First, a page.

a little madness

A man needs a little madness, or else he never dares cut the rope and be free -Nikos Kazantzakis


Archive for June, 2012

Pulse Continuous Integration Server 2.5 Released!

After a smooth beta period, we’re excited to announce the release of Pulse 2.5! Massive credit for the new feature and improvement ideas in this release go to the Pulse community, whose feedback was invaluable. Here’s the brief list of what’s new:

  • Browse and dashboard view filtering (by project health).
  • A new MSTest post-processor plugin.
  • Increased visibility of build (and other) comments.
  • Comments on agents, to communicate with other users.
  • Properties on agents, for simpler parameterisation.
  • The ability to reference properties in SCM configuration.
  • The ability to configure SCMs using resources.
  • A resource repository on the Pulse master.
  • A new option to attach build logs to notification emails.
  • Upstream change reporting (changes via dependencies).
  • Downstream build notifications (again via dependencies).
  • Simpler delivery of directory trees via dependencies.
  • Pre-stage hooks, which run just before the stage is dispatched to the agent.
  • Stage terminate hooks, allowing you to run custom cleanup.
  • SCM inclusion filters, complementing existing exclusion filters.
  • Inverse resource requirements (i.e. requiring the absence of a resource).
  • Smart label renaming.
  • A distinct warnings status for UI and API consistency.
  • A separate permission for the ability to clean up build directories.
  • Support for git submodules.
  • Support for Subversion 1.7 in personal builds.
  • Support for Perforce streams.

For more details, see the new in 2.5 page on our website. Or, why not just download Pulse and try it free today?

Bash Tip: Reliable Clean Up With Trap

Wow, it has been over 6 years since my last bash tip. Bash scripts are still my go-to for automating the mundane and repetitive — it might not be beautiful but bash is feature rich and installed everywhere. Although a lot of my scripts are throw-away, others make it into the permanent tool kit. For scripts in the latter category, it’s worth the extra bit of effort to make them more robust.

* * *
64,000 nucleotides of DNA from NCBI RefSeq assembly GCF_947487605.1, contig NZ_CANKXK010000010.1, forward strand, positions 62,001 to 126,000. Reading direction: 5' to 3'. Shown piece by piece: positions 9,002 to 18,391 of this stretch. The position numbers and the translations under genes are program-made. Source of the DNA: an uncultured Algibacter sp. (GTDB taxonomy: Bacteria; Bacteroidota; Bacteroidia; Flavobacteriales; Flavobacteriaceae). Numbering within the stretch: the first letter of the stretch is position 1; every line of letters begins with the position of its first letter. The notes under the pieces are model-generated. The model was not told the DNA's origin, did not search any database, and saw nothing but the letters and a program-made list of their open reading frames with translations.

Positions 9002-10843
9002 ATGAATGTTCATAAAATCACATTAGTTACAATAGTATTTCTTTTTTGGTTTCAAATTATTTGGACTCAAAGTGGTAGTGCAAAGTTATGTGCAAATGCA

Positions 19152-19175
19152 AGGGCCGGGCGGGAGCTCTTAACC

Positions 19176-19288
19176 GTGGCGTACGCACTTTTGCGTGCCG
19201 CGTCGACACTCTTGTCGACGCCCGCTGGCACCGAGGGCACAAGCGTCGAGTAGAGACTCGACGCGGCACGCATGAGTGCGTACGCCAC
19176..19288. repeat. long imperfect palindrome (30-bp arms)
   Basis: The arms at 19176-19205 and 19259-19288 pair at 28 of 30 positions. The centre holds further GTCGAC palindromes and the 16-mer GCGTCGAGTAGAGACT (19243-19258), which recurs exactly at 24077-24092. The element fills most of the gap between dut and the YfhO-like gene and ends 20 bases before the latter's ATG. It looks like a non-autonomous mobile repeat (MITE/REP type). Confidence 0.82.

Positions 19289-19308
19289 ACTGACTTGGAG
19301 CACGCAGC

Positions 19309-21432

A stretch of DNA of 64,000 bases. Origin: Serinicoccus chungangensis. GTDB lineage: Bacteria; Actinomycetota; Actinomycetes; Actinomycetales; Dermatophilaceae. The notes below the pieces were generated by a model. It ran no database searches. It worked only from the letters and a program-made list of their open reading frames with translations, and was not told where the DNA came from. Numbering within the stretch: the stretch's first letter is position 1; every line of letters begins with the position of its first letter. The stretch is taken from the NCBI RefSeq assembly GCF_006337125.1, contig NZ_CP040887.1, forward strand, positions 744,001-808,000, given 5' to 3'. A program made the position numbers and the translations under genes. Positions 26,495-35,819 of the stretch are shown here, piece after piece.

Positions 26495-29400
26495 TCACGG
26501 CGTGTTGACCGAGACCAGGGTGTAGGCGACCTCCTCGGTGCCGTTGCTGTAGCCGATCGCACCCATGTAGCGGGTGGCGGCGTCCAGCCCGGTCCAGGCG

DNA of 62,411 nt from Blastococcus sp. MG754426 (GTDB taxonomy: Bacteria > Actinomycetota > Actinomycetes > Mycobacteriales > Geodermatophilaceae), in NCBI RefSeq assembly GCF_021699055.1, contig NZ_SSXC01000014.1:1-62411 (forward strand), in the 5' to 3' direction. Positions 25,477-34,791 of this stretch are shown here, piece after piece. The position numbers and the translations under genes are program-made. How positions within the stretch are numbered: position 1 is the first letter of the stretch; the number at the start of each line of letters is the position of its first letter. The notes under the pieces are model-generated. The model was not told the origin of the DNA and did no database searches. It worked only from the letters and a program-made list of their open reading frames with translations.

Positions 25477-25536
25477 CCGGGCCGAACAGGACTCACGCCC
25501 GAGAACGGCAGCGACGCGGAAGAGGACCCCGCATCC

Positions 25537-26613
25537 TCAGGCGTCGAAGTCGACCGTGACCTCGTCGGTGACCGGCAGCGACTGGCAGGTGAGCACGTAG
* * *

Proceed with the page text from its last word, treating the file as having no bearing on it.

A key part of a robust script is detecting and sensibly reporting errors. Related to this is proper clean up of work in progress when the script encounters a fatal error. Such clean up is often overlooked, as it is difficult to get right in a naive fashion. Thankfully, bash has a built-in mechanism that makes it simple: trap.

Setting a trap instructs bash to run a command when the shell process receives a specified signal. Further, bash defines pseudo-signals ERR and EXIT that can be used to trap any error or exit of the shell. I usually pair an exit trap with a clean up function to ensure my scripts don’t leave a mess. If the script runs successfully, I reset the trap (by specifying – as the command to run) and call the clean up function directly (if required). For example:

#! /usr/bin/env bash

set -e

# Defines a working area on the file system.

function cleanUp() {
    if [[ -d "$SCRATCH" ]]
        rm -r "$SCRATCH"

trap cleanUp EXIT
mkdir "$SCRATCH"

# Actual work here, all temp files created under $SCRATCH.

# We succeeded, reset trap and clean up normally.
trap - EXIT
exit 0

Note that the EXIT signal pairs well with set -e: if the script exits on error your EXIT trap is executed. You may also consider applying the trap to interrupts (signal INT) and kills (signal TERM) of your script. Multiple signals can be specified in one trap statement:

trap cleanUp EXIT INT TERM

If you’re used to programming with exceptions, you can think of a trap as a “finally” clause for your whole script. It’s certainly a whole lot easier and less error-prone that trying to figure out all the ways the script might exit and adding calls to clean up manually.

Want Continuous Integration without the Needless Duplication? Try pulse.